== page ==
RIchard Wingfield, Tony Nicklinson was arguably not a vulnerable person in that he was able to express his wishes and argue his case. There are people in worse situations than him who cannot express their wishes.

  • No.

  • Helen Tedcastle 17th Jul '14 - 3:11pm

    @ Richard Wingfield: Tony Nicklinson would not be covered by the Falconer Bill. As I explained in my piece, he was not terminally ill but disabled. So if you think he should have had the right to a physician-assisted suicide, the Bill would have to include the disabled who are not terminally ill. Do you think that’s a good idea?

    I am not in favour of a law which sanctions the state to provide physician-assisted suicide ie: legalised enabling of killing and allowing doctors (against their wishes) to change the terms of the Hippocratic Oath. As the title of the piece states, I think the Falconer Bill should be rejected on the grounds of insufficient safeguards for the most vulnerable. It opens the door to abuse – this abuse will indeed be hard to detect, because the health trusts will rely on the facilitating doctor to report accurately. This in itself, is open to abuse unless there is rigorous monitoring and vigilance.

    In Oregon, no such checks are in place and Falconer mirrors the practice of Oregon. Silence on the issue of checks for depression/ family relationships and context of the patient (remember the doctor does not need to know a patient making the request) is not a reason for us to be complacent about this method of ending life.

    @Simon: If assisted suicide is for a tiny number of people as Falconer persistently claims, then shouldn’t a large and steady annual rise in the number of assisted suicides in Oregon and elsewhere where this practice goes on, give cause for concern? ‘Mental capacity’ does not cover checks for depression and other less dramatic(than sectioning) but serious mental health problems – there is no mandatory mental health check for patients in the Falconer Bill. Many doctors misdiagnose and/or fail to spot the signs of depression – this is undoubtedly one of the reasons why people may request assisted suicide – not unbearable pain.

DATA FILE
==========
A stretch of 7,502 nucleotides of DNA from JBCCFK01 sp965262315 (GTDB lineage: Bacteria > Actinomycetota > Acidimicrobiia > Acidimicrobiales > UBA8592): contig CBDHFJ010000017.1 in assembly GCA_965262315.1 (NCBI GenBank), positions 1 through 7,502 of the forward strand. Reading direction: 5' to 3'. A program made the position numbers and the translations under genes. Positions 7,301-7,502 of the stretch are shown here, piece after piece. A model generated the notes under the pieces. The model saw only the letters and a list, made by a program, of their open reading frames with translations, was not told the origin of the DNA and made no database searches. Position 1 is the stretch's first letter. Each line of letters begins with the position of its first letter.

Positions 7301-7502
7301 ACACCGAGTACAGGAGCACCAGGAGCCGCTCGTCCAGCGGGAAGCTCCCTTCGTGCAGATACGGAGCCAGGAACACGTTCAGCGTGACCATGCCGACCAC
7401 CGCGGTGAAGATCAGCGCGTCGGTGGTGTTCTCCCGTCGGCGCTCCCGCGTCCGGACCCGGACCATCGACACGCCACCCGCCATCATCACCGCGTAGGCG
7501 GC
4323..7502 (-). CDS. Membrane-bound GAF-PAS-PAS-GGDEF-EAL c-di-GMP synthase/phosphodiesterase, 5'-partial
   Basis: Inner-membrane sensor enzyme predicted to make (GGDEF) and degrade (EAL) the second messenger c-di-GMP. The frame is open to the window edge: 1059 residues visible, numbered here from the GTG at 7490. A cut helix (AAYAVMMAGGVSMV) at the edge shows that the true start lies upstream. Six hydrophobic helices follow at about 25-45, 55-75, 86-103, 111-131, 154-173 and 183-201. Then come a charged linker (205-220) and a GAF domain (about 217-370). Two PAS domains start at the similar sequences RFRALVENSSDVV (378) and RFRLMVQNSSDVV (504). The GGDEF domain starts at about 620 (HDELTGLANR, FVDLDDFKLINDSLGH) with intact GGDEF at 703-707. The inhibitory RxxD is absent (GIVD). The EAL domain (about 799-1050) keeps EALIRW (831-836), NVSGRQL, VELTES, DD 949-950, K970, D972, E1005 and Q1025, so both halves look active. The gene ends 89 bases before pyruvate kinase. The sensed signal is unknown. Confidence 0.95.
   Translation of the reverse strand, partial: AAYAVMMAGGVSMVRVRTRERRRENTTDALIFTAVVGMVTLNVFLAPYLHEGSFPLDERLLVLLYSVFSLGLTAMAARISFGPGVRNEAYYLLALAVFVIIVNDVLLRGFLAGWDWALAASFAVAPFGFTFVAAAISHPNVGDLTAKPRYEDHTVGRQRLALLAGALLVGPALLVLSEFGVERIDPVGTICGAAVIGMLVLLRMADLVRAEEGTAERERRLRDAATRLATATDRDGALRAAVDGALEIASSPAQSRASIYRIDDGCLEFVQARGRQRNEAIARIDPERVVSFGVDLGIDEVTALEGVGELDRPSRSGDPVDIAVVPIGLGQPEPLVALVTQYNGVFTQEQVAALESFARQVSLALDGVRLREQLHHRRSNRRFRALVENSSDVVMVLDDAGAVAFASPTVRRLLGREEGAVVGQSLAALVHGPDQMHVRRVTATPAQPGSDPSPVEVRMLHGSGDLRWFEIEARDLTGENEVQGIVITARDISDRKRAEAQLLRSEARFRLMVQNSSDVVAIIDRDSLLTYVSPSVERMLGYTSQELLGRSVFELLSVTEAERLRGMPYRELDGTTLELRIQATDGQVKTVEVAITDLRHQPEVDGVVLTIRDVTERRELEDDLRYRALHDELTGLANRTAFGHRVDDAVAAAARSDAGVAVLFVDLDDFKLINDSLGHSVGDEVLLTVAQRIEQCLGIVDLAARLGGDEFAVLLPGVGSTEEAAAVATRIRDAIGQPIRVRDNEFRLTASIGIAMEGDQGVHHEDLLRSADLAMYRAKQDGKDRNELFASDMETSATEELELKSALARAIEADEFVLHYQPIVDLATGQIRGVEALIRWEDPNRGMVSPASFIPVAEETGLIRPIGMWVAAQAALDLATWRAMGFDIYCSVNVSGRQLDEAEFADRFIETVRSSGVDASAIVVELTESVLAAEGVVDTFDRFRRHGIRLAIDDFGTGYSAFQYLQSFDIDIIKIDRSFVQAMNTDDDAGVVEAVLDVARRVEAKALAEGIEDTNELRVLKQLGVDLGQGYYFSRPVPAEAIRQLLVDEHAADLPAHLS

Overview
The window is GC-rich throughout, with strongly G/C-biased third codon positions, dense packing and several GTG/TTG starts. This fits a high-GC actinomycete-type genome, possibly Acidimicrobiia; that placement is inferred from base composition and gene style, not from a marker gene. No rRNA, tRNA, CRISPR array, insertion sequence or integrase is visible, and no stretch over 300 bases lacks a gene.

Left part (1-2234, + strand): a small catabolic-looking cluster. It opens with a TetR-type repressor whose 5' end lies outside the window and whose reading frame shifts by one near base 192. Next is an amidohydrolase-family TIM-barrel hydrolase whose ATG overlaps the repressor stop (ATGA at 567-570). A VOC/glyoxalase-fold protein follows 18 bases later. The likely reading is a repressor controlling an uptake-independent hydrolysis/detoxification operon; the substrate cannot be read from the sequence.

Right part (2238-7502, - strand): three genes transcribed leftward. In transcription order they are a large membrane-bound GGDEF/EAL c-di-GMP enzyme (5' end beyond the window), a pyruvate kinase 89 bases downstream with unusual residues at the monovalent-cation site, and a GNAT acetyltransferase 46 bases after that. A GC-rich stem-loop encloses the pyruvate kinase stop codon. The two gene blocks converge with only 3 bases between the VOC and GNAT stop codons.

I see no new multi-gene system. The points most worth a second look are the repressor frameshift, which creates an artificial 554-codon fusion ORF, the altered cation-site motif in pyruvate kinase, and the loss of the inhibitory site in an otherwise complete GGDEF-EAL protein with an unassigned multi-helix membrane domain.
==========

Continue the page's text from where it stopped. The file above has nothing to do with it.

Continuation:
• I for one do agree with my every fibre that should someone have decided enough is a enough they should be able to go without resorting to jumping in front of a train

    I would not wish ill health on you but during an operation the anaesthetic stopped me breathing for some time result oxygen for some period of time then not able to lift my arms. I got better however immediately after operation I started with chronic illness. I am not ready to go but with respect who are you to say when I have had enough.

    Look after Your life not everyone else’s

    Sorry for rant grr but it really makes me sick


  • Stephen Hesketh 17th Jul '14 - 4:40pm

    Although you and I agree on most matters debated on here LDV, I suspect this one is the exception.
    Before I get into a lengthier post however, I would like to ask if there any circumstances in which you would consider assisted dying to be acceptible?

  • With reference to the Falconer Bill, it seems reasonable to me that the same test for mental capacity be used under it as under the Mental Capacity Act 2004 as Matt (Bristol) states would be the case.

    I assume that the Falconer Bill would give doctors the option of not being involved in assisted suicide and provide a means for a person to use alternative doctors.

    One of the arguments used for assisted suicide is to give the terminally ill and badly disabled the same ability to die as an abled person. I think this is a flawed argument. Helen Tedcastle raised the issue of depression.